By Sara Dahmen
Winter is here, and it’s taking no punches! Single digits, brutal winds, and a heavy dose of all the illnesses that come with winter weather (the pandemic notwithstanding). There are many herbs available to fight a fever and kill a cold, but some remedies aren’t safe for young children, even though they’re natural. Garlic, for instance, is an essential ingredient to an amazing influenza busting concoction (more on that soon!) but it’s not safe to give children 12 and under. And we all can do with a cup of hot soup when we’re feeling a little down. This French Onion Soup is a twist on the classic, and I’ll even list out how to make it Vegan-Style! Meanwhile, take heart, dear hearts. The days are already getting longer and the sun is slowly waking up again!
FRENCH ONION SOUP
This is a classic, but I like to add a little bit of excitement by using multiple kinds of onions. This simple recipe can easily be transformed to a vegan one by exchanging out the beef stock for vegetable stock (the hearty kind is best!) and using plant-based butter for caramelizing the onions and garlic. Chao or other plant-based brand “cheese” melts easily under the broiler, which won’t be quite as stinky as the classic gruyere, but it’s better than no cheese at all!
**This recipe is for 6 people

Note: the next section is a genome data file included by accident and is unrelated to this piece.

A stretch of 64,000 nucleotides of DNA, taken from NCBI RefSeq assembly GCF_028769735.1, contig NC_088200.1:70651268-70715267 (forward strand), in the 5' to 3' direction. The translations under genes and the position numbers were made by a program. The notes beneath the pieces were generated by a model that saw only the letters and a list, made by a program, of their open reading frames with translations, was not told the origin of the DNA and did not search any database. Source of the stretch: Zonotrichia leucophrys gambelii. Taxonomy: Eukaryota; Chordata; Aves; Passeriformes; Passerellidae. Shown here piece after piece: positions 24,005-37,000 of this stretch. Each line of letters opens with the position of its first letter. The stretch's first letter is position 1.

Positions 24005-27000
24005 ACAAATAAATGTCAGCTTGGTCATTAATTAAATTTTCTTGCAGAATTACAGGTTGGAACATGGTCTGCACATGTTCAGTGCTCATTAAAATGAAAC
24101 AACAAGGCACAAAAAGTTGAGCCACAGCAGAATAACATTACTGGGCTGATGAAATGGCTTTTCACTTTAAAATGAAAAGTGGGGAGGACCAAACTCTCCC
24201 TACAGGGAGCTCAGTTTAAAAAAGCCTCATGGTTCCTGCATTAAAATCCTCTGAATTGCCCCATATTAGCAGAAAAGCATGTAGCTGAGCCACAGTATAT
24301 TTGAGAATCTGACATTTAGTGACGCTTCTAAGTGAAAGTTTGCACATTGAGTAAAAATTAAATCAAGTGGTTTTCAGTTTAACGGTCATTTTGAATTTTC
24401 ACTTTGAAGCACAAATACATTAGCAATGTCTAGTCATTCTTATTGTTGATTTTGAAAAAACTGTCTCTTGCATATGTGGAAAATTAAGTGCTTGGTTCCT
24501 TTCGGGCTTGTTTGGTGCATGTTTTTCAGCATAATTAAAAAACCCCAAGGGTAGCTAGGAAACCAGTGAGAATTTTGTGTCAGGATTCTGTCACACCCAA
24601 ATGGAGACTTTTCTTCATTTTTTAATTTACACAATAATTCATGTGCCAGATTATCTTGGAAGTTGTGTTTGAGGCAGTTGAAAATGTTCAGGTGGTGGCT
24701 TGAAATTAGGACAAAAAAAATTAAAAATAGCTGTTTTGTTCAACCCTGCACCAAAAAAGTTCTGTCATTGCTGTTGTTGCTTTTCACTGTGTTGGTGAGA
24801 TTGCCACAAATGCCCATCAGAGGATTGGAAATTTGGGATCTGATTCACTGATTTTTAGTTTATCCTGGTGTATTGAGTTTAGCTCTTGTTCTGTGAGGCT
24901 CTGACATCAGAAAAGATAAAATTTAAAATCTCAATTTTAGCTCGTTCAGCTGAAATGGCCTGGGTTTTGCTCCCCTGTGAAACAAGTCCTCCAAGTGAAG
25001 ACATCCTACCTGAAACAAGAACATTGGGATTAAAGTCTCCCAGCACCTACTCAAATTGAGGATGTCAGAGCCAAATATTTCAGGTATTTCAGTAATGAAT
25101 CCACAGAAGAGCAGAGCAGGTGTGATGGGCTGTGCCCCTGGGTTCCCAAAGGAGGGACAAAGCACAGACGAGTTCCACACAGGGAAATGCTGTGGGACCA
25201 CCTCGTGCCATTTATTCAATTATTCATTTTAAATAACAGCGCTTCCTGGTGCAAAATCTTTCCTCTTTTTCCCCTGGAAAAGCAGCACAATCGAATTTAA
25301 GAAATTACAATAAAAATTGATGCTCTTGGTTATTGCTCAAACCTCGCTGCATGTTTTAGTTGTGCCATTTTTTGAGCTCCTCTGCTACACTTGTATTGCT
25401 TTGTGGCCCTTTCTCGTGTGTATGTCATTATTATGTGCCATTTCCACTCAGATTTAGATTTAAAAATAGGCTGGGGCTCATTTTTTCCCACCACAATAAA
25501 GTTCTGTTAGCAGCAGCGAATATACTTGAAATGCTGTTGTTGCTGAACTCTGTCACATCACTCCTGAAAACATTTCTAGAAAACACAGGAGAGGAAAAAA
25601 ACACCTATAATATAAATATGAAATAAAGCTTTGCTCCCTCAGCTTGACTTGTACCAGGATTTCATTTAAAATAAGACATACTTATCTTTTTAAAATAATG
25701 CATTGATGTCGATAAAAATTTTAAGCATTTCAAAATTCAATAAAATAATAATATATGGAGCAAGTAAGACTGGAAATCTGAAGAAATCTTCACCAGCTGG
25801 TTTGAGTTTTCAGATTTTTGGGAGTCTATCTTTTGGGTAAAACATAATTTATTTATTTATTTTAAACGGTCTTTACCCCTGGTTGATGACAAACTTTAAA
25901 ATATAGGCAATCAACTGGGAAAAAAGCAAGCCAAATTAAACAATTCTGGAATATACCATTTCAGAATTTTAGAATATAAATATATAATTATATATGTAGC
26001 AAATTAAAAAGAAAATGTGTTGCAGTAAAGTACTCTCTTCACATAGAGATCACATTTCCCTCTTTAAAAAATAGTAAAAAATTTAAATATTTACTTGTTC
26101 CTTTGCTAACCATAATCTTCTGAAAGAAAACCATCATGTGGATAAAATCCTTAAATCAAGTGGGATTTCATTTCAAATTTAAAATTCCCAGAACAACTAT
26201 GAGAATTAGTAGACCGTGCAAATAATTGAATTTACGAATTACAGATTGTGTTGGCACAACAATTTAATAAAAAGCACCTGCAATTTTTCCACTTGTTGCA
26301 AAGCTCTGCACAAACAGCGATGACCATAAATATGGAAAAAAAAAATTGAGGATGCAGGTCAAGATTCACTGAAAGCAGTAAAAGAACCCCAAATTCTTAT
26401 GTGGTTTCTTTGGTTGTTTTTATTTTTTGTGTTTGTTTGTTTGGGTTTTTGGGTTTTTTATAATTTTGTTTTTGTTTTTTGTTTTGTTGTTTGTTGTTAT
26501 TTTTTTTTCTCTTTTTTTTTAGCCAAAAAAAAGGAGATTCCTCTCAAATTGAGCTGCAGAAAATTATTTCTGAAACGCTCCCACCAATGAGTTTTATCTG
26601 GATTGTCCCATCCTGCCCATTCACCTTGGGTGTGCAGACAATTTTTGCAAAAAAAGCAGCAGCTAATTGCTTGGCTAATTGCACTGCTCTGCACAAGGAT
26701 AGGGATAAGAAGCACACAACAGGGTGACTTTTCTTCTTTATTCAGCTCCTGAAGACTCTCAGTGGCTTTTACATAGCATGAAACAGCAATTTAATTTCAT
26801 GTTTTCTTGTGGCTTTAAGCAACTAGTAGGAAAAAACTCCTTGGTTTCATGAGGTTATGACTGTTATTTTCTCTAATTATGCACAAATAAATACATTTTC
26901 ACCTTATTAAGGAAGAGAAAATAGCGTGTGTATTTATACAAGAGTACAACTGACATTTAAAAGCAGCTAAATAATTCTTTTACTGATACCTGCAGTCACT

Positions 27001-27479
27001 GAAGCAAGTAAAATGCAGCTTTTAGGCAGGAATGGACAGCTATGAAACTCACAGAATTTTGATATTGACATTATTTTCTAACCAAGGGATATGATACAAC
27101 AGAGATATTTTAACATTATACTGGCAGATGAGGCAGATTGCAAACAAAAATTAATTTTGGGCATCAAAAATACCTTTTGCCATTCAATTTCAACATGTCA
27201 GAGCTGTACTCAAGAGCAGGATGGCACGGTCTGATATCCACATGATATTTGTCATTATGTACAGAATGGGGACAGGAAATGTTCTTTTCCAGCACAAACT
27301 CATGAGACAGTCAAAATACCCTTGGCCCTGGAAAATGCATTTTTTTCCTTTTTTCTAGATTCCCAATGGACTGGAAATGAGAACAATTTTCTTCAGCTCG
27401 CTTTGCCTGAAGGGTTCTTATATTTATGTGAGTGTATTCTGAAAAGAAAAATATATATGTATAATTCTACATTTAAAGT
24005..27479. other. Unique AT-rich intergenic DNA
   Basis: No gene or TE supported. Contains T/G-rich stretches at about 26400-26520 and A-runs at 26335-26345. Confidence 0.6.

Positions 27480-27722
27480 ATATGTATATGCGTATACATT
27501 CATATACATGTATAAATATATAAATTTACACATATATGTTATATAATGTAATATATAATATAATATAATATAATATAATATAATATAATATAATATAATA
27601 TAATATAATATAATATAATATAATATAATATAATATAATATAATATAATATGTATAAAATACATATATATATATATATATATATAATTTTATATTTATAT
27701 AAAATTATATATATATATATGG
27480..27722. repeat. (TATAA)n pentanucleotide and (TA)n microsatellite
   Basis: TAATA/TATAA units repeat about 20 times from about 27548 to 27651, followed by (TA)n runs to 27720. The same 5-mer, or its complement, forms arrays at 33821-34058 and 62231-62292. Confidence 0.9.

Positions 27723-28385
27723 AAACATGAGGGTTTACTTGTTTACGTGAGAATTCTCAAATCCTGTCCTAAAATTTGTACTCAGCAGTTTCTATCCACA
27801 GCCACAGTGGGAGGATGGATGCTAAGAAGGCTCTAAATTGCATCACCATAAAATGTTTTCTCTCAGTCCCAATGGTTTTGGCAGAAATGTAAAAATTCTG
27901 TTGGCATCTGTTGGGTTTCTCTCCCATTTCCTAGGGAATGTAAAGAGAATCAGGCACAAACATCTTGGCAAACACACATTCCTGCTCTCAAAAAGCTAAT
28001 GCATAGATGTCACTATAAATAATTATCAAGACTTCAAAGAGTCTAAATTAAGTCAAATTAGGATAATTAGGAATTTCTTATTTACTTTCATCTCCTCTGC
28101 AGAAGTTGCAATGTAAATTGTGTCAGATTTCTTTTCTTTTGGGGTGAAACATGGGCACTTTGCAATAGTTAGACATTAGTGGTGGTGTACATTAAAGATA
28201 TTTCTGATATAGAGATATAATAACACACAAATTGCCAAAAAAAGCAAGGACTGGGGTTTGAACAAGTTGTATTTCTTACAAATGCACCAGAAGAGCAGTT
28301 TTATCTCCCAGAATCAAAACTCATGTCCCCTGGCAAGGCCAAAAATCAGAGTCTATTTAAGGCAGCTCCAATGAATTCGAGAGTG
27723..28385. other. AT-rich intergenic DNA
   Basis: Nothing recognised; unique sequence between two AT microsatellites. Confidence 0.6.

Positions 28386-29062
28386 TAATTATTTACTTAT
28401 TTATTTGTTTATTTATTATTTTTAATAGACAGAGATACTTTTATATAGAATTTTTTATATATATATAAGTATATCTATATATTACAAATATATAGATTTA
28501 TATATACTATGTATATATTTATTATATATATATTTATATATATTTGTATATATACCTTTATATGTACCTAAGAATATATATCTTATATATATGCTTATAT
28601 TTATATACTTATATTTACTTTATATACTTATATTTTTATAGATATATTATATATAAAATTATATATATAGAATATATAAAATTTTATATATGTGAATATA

2 red onions, cut in half and sliced thin
2 yellow onions, cut in half and sliced thin
2 white onions, cut in half and sliced thin
1 shallot, sliced
3 cloves of fresh garlic, minced
8 cups beef stock
2 Tbsp butter
1 tsp salt
1 tsp pepper
1 bundle of dried or fresh thyme
French baguette, sliced thickly
Place all onions/shallots in a large pot and add butter. Cook at medium heat, stirring almost constantly, until the onions start to caramelize. Add in the garlic and cook for another 2 – 3 minutes. Add the beef stock, salt, pepper, and thyme and bring to a simmer for 30 minutes, stirring occasionally.
Heat the broiler to 400F.
Slice the gruyere enough for each bowl of soup you plan to serve. Place bowls on a baking sheet and ladle in the hot soup. Top each bowl with a slice of baguette topped by a slice of gruyere, and carefully put the entire baking sheet of bowls in the oven and broil for 4 minutes.
Serve quite warm!
KID’S FEVER-KILLER TEA